White Sox

Fernando Tatis Jr. is the prospect who got away: White Sox fans, read this at your own risk

Fernando Tatis Jr. is the prospect who got away: White Sox fans, read this at your own risk

WASHINGTON, D.C. — Fernando Tatis, Jr. is one of the brightest future stars in the game. MLB Pipeline ranks him as the No. 3 prospect in all of baseball, one spot behind Eloy Jimenez.

He’s a five-tool shortstop slashing .289/.359/.509 at Double-A San Antonio with 15 home runs, 42 RBIs and 15 stolen bases in 85 games. He’s bilingual, charismatic, the kind of guy who could be a face of a franchise.

And two years ago, he was property of the White Sox.

That was until they traded Tatis, who was only 17 at the time, to the Padres for James Shields. Tatis had yet to play a single game in the White Sox farm system, so it was tough to predict his future. However, speaking with Tatis before he competed in the MLB Futures Game on Sunday, the trade was definitely a shock to him.

“I was surprised. It was weird. For a kid that young to get traded, I had never heard of it. When they told me that, I couldn’t believe it. I was like, ‘What’s going on?’” Tatis said in an interview with NBC Sports Chicago.

No front office is going to bat 1.000, and when it comes to Tatis, this is a trade the White Sox would love to have back.

But first, more perspective.

In June of 2016, six months before the White Sox started their rebuild, they were 29-26, a game and a half out of first place. With Chris Sale, Jose Quintana and a healthy Carlos Rodon anchoring their rotation, they felt that with the addition of Shields, they could compete for the division.

Unfortunately, perception didn’t meet reality. Shields struggled on the mound with the White Sox in 2016 and 2017. His numbers have improved considerably, and he could return the White Sox another prospect if he’s dealt before the trade deadline. However, it’s unlikely they’ll receive a player with the potential that Tatis has right now.

“(The trade) was about getting a good starter so they could get to the playoffs. I understood. I know this game is a business,” Tatis said.

Before the trade occurred, Tatis looked into his future and saw a day when he’d be the White Sox starting shortstop.

“Yeah, that was my goal when (White Sox director of international scouting) Marco Paddy signed me,” Tatis said. “We talked about it when I started and that was the goal.”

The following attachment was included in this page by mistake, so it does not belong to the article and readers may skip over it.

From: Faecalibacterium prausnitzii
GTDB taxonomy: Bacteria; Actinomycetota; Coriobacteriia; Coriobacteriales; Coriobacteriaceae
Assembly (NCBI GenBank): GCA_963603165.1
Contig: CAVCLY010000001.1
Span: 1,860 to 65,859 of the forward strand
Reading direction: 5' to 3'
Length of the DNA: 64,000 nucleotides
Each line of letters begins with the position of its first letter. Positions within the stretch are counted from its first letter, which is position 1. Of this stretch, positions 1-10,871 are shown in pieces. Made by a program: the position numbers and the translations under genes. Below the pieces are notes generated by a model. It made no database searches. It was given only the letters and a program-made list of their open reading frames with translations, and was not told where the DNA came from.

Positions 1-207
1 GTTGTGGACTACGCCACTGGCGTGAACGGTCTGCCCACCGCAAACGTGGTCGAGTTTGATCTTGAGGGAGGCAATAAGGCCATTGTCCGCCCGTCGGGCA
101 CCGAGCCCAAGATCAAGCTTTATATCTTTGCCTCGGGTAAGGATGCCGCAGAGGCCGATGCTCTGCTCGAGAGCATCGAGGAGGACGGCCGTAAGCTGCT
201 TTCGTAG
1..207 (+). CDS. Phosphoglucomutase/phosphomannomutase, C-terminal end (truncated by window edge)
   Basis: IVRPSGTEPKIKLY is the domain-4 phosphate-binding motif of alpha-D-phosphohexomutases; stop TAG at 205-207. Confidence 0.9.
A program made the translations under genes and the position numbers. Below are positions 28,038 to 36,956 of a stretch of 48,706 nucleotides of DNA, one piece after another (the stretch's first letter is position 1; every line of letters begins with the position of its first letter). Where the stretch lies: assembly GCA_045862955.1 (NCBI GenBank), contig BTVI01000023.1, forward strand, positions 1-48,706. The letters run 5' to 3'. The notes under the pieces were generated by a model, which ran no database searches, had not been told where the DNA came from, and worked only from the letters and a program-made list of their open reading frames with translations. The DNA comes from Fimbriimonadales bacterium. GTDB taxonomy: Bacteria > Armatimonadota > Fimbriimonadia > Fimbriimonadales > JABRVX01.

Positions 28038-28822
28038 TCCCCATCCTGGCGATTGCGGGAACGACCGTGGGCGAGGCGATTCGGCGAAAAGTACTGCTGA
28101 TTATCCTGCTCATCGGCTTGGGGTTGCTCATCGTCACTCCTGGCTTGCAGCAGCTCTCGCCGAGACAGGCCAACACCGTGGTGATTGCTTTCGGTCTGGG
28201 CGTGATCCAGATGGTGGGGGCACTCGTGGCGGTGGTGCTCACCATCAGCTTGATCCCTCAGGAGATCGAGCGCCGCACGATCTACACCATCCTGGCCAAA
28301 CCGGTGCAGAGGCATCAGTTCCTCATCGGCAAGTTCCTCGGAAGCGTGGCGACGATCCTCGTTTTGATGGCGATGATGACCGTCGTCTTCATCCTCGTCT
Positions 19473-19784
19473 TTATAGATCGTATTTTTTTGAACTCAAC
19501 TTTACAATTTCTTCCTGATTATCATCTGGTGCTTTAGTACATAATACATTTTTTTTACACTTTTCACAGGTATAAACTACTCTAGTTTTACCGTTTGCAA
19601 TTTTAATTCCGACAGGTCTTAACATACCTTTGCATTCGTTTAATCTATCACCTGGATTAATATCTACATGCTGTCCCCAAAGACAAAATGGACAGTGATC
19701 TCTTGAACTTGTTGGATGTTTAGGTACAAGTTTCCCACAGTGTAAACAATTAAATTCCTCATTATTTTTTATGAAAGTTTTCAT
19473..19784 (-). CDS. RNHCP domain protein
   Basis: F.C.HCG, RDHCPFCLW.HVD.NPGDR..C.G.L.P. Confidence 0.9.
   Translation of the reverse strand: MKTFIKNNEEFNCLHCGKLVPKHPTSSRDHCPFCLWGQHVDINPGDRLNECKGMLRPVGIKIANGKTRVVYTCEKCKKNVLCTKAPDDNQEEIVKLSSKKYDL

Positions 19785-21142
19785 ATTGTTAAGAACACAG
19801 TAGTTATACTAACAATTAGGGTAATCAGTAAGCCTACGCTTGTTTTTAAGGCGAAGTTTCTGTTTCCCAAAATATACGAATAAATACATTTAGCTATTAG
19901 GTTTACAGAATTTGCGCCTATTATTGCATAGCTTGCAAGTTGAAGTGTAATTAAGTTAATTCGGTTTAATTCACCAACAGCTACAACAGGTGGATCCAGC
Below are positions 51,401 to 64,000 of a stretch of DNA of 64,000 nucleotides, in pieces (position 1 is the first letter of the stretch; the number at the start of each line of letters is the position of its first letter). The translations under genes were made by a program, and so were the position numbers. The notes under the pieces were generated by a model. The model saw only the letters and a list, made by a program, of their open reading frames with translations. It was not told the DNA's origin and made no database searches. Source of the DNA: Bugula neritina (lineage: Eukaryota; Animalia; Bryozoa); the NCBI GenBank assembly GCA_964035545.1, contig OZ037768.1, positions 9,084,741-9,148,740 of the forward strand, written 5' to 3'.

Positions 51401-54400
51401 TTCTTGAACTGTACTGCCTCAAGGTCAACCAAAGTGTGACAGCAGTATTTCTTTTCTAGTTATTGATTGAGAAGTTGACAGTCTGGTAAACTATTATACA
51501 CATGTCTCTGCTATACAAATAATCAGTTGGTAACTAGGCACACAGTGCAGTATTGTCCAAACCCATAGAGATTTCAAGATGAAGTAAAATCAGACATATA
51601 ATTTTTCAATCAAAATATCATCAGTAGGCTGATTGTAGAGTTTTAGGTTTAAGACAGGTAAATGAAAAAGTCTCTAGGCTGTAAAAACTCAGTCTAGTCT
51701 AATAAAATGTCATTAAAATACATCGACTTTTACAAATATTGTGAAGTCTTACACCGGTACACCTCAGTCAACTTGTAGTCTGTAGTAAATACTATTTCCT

His goal now is to make it to the major leagues with the Padres.

“I’m pretty close. I want to keep working. When they decide to call me up, I’ll be ready.”

As for his former team, he’s impressed with the talent the White Sox have assembled.

“They’re building something special. They have really good prospects. I wish the best for them.”

You can’t help but wonder what the rebuild would look like if Tatis was along for the ride. He’s the one who got away.

White Sox selling special T-shirts to support Chicago coronavirus response

White Sox selling special T-shirts to support Chicago coronavirus response

Want to get a cool-looking White Sox T-shirt and support an important cause at the same time?

You're in luck.

The White Sox announced Friday that they're selling T-shirts with a pair of limited-edition designs to support the Chicago Community COVID-19 Response Fund.

The shirts, sporting elements of the White Sox logos, the Chicago city flag and the slogan "Chicago Together," went on sale at whitesox.com/chicagotogether at 10 a.m. Friday morning.

RELATED: Eloy Jiménez makes surprise donation to workers making masks in Little Village

As the White Sox mentioned in their announcement, the Chicago Community COVID-19 Response Fund is a collaboration with the City of Chicago, The Chicago Community Trust and United Way of Metro Chicago that disburses funds to local nonprofit organizations serving the region’s most vulnerable neighbors. In March, the White Sox and the Bulls commited $200,000 to support the fund.

NBC Sports Chicago put on the "Be Chicago" fundraiser show to support the Chicago Community COVID-19 Response Fund. You can watch that show in its entirety right here.

Click here to download the new MyTeams App by NBC Sports! Receive comprehensive coverage of your teams and stream the White Sox easily on your device.

White Sox 2005 Rewind: Small ball, Paul ball, over-the-wall ball

White Sox 2005 Rewind: Small ball, Paul ball, over-the-wall ball

If you were paying really close attention during Game 2 of the ALCS, you saw it.

One fan in the stands at U.S. Cellular Field was hoisting a sign that perfectly summed up how the White Sox scored their runs during a 99-win regular season and during a march to the World Series.